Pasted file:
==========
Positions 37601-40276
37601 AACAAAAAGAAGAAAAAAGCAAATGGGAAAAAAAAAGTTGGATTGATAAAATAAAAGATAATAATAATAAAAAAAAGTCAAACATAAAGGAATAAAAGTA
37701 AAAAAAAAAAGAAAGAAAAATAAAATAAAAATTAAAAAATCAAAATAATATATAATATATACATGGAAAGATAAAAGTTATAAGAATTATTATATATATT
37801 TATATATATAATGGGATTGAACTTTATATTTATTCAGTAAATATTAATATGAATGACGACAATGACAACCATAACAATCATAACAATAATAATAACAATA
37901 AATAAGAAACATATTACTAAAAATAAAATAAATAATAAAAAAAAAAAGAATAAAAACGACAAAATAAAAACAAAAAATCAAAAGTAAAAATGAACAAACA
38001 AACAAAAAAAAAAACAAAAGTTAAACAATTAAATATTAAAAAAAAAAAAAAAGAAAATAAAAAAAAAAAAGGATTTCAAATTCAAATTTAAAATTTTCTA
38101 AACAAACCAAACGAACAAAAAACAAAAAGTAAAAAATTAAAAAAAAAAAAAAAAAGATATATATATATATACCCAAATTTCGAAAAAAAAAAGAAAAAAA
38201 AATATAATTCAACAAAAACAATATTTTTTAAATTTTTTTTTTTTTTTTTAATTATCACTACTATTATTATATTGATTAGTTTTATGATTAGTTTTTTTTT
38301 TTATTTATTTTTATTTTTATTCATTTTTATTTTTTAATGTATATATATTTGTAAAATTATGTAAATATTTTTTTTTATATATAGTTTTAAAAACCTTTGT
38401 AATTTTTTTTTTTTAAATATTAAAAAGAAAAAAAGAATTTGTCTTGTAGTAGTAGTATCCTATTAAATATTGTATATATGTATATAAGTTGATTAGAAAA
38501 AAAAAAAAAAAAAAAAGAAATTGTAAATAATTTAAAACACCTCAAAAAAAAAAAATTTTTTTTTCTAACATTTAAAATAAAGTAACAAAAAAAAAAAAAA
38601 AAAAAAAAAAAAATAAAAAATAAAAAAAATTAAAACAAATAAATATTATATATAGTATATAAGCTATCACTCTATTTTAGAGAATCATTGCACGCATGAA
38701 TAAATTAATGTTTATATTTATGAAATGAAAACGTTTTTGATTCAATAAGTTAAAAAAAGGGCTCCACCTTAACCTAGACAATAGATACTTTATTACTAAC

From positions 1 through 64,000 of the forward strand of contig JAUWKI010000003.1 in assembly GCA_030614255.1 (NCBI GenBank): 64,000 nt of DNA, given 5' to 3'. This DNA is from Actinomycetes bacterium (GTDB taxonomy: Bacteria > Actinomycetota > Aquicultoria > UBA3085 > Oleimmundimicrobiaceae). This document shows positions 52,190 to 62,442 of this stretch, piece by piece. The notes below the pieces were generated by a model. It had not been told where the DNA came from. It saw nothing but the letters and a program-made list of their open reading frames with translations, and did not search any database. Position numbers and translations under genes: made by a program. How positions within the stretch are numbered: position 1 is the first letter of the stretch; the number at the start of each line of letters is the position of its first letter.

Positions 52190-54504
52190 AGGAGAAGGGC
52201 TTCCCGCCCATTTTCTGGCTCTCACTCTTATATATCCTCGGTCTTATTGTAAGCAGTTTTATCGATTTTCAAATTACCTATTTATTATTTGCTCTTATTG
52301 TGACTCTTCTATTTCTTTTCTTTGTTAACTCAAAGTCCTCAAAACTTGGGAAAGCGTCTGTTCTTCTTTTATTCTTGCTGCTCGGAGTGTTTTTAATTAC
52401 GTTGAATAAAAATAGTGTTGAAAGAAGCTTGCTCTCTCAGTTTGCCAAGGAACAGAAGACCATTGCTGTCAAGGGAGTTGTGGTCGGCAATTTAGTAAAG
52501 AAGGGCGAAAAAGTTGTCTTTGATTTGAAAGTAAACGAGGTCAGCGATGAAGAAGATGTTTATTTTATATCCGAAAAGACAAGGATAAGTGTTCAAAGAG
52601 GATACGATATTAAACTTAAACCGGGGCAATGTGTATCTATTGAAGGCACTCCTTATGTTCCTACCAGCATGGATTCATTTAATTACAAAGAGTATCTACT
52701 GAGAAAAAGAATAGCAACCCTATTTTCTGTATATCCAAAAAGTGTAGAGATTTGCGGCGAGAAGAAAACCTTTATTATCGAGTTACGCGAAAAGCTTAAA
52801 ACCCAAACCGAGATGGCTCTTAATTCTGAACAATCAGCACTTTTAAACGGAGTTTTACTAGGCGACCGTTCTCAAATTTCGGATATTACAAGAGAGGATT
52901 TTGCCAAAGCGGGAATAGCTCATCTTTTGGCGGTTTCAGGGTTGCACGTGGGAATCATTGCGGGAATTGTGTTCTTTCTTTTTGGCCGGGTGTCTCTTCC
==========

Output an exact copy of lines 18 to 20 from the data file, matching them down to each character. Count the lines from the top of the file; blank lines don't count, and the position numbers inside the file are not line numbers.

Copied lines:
52301 TGACTCTTCTATTTCTTTTCTTTGTTAACTCAAAGTCCTCAAAACTTGGGAAAGCGTCTGTTCTTCTTTTATTCTTGCTGCTCGGAGTGTTTTTAATTAC
52401 GTTGAATAAAAATAGTGTTGAAAGAAGCTTGCTCTCTCAGTTTGCCAAGGAACAGAAGACCATTGCTGTCAAGGGAGTTGTGGTCGGCAATTTAGTAAAG
52501 AAGGGCGAAAAAGTTGTCTTTGATTTGAAAGTAAACGAGGTCAGCGATGAAGAAGATGTTTATTTTATATCCGAAAAGACAAGGATAAGTGTTCAAAGAG